FDA Grants Merck's Keytruda Priority Review for Cervical Cancer
The U.S. Food and Drug Administration (FDA) accepted Merck & Company’s supplemental Biologics License Application and granted Priority Review for Keytruda (pembrolizumab) in advanced cervical cancer.
The application is partly based on data from the Phase II KEYNOTE-158 clinical trial that is evaluating Keytruda in patients with multiple advanced solid tumor types, including cervical cancer. The application is for patients with advanced cervical cancer with disease progression on or after chemotherapy.
The company notes that this is the first filing and Priority Review given for an anti-PD-1 therapy in cervical cancer. It is also the 14th Keytruda-related submission accepted by the FDA.
The PDUFA date for this application is June 28, 2018. Keytruda is currently involved in more than 700 clinical trials across various cancers and treatment settings.
“Advanced cervical cancer is an illness with a poor prognosis and a high unmet medical need,” said Roger Dansey, senior vice president and therapeutic area head, oncology late-stage development, Merck Research Laboratories, in a statement. “We look forward to working with the FDA on the review of this application to help bring Keytruda to previously-treated patients with advanced cervical cancer.”
Last year, about 12,820 cases of cervical cancer were diagnosed in the U.S. The five-year survival rate of patients with stage IV cervical cancer is estimated at 15 to 16 percent. It is most likely to be diagnosed in women between the ages of 35 and 44.
This news comes at the same time the agency placed a clinical hold on a combination therapy of Advaxis, Inc.’ axalimogene filolisbac with AstraZeneca Pharmaceuticals LP’s approved PD-L1 compound, Imfinzi, after a patient death in a Phase I/II clinical trial in patients with HPV-triggered head-and-neck and cervical cancer. The patient died from respiratory failure after the sixth treatment cycle.
John Carroll, with Endpoints News, writes, “While trial deaths in studies using CAR-T drugs are not unusual, the checkpoints have been going into hundreds of combination studies without raising a lot of safety issues—aside from combos using Celgene’s Revlimid and Pomalyst with Merck’s Keytruda, where an imbalance in patient deaths triggered concern. That caused a blanket pullback involving similar checkpoint combos, but after the FDA determined there likely was no class effect involved, most of those studies were allowed to get back into the clinic.”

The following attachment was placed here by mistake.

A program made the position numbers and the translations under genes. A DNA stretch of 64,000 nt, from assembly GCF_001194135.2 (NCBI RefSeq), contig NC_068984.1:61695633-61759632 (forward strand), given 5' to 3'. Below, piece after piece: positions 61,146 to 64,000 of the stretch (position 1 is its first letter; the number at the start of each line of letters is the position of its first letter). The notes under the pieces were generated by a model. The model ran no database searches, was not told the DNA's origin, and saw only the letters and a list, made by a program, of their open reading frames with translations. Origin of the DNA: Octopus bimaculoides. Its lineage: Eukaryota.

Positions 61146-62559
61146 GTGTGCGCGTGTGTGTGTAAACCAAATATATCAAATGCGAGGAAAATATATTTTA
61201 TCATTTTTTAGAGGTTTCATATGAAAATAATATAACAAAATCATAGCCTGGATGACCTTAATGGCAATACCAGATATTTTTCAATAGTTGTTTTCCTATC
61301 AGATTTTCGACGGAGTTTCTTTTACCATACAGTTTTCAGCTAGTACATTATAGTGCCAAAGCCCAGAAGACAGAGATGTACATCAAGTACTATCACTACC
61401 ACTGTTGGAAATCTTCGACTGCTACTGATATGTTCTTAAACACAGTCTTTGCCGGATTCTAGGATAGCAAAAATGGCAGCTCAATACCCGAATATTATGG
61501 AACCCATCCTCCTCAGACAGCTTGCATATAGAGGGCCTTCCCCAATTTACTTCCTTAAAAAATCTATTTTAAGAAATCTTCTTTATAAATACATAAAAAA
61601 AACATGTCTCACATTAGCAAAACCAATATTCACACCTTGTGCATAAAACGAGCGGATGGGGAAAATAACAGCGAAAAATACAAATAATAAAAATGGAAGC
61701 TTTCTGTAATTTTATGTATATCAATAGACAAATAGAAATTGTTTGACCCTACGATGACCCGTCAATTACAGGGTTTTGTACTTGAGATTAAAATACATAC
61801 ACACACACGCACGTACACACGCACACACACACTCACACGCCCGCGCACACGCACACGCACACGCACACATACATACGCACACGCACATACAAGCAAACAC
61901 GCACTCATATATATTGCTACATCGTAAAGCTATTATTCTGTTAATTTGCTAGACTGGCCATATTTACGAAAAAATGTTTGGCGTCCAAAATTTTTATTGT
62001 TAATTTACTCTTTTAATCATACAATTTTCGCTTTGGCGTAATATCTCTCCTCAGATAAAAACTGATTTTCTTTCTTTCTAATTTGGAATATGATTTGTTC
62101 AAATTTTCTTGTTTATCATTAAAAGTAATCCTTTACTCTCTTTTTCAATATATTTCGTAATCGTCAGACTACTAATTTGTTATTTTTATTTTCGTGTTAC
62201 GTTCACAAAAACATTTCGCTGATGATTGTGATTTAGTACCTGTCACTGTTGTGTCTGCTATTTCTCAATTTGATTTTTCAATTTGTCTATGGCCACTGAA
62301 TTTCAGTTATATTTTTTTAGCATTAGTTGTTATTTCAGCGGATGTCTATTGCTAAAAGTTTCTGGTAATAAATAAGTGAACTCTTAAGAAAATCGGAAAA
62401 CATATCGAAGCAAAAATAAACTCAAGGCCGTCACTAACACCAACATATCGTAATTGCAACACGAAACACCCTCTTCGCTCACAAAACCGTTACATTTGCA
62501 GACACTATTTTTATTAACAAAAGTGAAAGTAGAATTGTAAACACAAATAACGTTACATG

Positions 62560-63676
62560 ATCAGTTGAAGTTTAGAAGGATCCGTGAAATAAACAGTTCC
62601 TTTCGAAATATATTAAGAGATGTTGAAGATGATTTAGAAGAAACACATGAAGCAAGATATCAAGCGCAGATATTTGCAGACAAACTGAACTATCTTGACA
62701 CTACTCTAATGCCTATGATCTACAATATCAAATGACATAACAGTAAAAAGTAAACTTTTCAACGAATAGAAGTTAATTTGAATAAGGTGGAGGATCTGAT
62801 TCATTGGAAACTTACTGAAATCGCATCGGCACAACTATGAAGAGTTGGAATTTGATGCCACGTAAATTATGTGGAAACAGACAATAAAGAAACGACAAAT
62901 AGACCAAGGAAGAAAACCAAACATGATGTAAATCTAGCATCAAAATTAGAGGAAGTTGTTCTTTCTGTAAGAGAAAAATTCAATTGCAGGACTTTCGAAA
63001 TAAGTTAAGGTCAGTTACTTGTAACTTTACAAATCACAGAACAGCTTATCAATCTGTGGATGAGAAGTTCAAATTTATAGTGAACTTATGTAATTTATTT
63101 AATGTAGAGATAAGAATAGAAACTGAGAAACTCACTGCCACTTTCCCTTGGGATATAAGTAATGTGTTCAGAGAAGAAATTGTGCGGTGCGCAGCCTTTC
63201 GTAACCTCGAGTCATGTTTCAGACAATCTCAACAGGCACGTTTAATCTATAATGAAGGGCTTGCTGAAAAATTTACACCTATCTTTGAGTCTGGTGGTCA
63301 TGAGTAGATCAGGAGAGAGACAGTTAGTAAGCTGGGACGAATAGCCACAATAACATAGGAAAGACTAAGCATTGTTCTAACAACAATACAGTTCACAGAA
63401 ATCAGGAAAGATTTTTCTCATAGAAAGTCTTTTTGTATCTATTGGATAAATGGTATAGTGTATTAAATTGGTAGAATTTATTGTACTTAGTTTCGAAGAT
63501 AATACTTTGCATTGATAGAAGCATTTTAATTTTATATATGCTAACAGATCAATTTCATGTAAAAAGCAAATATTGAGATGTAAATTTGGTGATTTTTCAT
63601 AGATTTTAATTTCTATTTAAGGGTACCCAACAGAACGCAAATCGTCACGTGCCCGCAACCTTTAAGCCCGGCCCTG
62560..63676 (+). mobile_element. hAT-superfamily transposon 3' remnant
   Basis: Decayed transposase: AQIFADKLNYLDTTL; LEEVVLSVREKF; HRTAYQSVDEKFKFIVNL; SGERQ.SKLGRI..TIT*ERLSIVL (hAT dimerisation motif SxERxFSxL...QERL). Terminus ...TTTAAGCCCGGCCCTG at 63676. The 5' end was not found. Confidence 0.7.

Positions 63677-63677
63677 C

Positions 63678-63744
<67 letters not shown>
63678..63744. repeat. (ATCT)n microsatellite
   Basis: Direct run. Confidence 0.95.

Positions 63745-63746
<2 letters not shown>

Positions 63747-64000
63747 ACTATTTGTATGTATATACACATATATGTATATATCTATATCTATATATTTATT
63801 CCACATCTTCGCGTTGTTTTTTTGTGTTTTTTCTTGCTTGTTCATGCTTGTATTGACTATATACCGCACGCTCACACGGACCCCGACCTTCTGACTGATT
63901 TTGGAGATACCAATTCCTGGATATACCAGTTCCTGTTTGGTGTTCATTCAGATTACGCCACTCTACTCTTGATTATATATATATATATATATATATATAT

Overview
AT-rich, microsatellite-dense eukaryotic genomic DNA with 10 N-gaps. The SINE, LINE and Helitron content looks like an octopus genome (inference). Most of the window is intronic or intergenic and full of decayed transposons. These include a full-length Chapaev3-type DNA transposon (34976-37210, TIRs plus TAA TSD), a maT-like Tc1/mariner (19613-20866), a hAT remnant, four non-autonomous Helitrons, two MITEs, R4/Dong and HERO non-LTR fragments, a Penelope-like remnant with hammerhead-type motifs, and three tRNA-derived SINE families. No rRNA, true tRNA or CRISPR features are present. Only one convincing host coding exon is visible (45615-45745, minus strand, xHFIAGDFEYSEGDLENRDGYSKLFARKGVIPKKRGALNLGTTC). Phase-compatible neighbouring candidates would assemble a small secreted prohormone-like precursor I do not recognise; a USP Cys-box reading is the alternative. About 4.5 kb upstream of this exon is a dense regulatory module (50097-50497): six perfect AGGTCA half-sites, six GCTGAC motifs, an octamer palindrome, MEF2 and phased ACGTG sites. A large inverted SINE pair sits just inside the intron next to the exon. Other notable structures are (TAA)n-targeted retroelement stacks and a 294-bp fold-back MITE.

Keytruda has been approved so far to treat melanoma, lung cancer, head and neck cancer, classical Hodgkin Lymphoma, urothelial carcinoma, microsatellite instability-high (MI-H) cancer, and gastric cancer.
Last week, Merck inked a deal with Eisai Inc. to evaluate the company’s Lenvima (lenvatinib mesylate) with Keytruda. Merck paid $300 million upfront and a potential $5 billion in milestones. They will develop Lenvima as a monotherapy and in combination with Keytruda, splitting development costs. They will also work on a pipeline for endometrial cancer, non-small cell lung cancer, hepatocellular carcinoma, head and neck cancer, bladder cancer and melanoma, and a basket trial for multiple cancer types.
“Together with Eisai, we aim to maximize the value of Lenvima for its current indications while jointly pursuing additional approvals in combination with Keytruda across a wide range of cancers,” said Roger Perlmutter, Merck’s head of R&D, in a statement. “There is strong scientific evidence supporting synergistic effects of Keytruda when used in combination with Lenvima, and the companies have already received Breakthrough Therapy Designation from the U.S. FDA for the Keytruda/Lenvima combination in renal cell carcinoma. Through this collaboration, we will both broaden our oncology portfolio and have the opportunity to help even more cancer patients around the world.”